Eight pounds, eight pounds, eight pounds. It’s all I can think of at the minute.
Eight pounds is how much heavier I am than before I was pregnant. Teddy is outside now, and chunking up nicely, but I still have the weight of an average-sized baby slapped on my thighs, belly and all the other inconvenient places it tends to hang on.
Do you know that I know how foolish this is? I know, oh I know. Only four months ago I carried around a bump the size of a giant beachball on my front. My skin stretched, my ribs widened, my organs shuffled over and I made a baby out of my own self (Tim helped. A little). Teddy’s insides and outside came all from me. Flesh of my flesh. My body has done something momentous, here. These babies will grow into long-legged boys, angry teenagers, tall solid men who will go out and make something fine, and all of that life and goodness came from their nine months with me.
I think about all of that, and feel overwhelmed with the stupidity of eight pounds. I also feel guilty, sick with it. Some women don’t have the opportunity to do this at all, ever, and it tears them to pieces. Some women embrace their bodily changes and gather their children up into their lovely curves. Some women hurt to their soul for more than they have, and here I am, listening to whatever stupid messages come from outside, and desperate for less. Just eight pounds less, and I’ll feel good about myself. Eight pounds less, and I’ll fit into my old trousers, my old body, my old life.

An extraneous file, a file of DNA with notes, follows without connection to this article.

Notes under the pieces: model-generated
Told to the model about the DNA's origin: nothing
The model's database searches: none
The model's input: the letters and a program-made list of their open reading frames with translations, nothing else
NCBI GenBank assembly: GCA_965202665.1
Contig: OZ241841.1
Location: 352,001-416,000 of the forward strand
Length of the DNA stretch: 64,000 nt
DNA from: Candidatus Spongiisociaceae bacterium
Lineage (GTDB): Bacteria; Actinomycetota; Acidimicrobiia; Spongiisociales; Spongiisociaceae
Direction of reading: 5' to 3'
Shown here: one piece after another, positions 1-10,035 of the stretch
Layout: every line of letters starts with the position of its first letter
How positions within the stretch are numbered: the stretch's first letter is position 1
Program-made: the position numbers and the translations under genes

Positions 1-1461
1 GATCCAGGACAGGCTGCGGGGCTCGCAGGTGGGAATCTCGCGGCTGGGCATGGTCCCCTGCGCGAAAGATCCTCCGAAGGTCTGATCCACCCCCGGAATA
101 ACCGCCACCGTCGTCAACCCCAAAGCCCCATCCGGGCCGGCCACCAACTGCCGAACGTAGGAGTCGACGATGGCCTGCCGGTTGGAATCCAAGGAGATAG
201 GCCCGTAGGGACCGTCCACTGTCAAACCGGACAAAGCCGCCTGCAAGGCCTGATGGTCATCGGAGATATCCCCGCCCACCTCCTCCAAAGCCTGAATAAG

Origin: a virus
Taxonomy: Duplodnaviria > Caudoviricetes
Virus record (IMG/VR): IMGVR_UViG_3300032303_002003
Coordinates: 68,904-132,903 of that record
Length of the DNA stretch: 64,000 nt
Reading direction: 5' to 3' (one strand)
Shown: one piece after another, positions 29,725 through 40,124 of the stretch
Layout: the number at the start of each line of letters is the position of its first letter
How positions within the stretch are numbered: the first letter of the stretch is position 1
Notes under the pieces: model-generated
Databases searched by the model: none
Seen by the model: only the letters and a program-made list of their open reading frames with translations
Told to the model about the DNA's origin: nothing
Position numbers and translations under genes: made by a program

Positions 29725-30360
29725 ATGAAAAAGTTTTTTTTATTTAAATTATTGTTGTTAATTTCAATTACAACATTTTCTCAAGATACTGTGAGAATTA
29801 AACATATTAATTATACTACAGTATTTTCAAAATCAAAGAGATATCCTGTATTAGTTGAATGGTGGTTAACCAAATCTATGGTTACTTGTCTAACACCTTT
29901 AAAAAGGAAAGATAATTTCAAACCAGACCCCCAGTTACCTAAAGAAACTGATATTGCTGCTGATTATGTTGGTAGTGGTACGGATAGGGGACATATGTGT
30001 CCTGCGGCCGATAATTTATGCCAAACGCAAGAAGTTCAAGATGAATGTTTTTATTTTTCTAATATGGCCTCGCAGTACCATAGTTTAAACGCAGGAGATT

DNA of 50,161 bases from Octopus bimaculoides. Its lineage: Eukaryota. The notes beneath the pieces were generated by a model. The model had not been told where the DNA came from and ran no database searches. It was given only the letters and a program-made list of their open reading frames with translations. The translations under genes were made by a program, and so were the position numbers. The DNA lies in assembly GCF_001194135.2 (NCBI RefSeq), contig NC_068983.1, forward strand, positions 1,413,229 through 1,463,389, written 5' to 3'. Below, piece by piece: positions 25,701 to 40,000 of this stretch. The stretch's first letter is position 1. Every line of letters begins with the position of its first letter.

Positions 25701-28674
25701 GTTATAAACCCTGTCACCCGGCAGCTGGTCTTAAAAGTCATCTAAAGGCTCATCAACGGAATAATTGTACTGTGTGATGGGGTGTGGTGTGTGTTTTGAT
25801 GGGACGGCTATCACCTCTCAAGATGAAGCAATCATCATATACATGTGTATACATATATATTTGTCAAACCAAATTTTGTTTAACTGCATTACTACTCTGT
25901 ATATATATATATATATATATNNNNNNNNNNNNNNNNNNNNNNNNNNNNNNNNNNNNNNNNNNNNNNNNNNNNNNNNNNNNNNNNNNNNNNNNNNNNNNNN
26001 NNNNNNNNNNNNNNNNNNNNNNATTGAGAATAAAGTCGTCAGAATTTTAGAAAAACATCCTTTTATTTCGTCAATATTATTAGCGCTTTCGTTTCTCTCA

I will not do this, this time. I will not. When I think about what these babies and years have done for me, it feels like I’m standing on top of a hill, sweaty and grubby, looking down over miles and miles of newly discovered country.
Look, there I am crouched in the back of my green Fabia, gross with morning sickness, trying not to throw up a salad sandwich.
Here I am flinging up my hands and yelling like an idiot, because Henry finally let go of the sofa and walked to my chair.
Over there I am crying in a cupboard, because I’m so tired I feel like I’ve been run over by a truck, and a little boy is pushing the tears off my face one by one.
And here, look, just here: 2.3oam, and my battered body is sat on the edge of the bed, cradling a brand-new boy. He is so tiny. It is so quiet. His fine hair ruffles under my breath, and his soft little fingers creep around mine as he swallows, swallows, swallows again.
All that, and the only thing to show that I’ve lived there are these last eight pounds. Dear friends, if you struggle with this too, please remember: your wonderful body shows you where you’ve been. Let’s gather our wealth, and move on.
This isn’t the first time I’ve had to write myself out of this. It probably won’t be the last. Here are the previous entries in my Diary of a Post-Partum Body: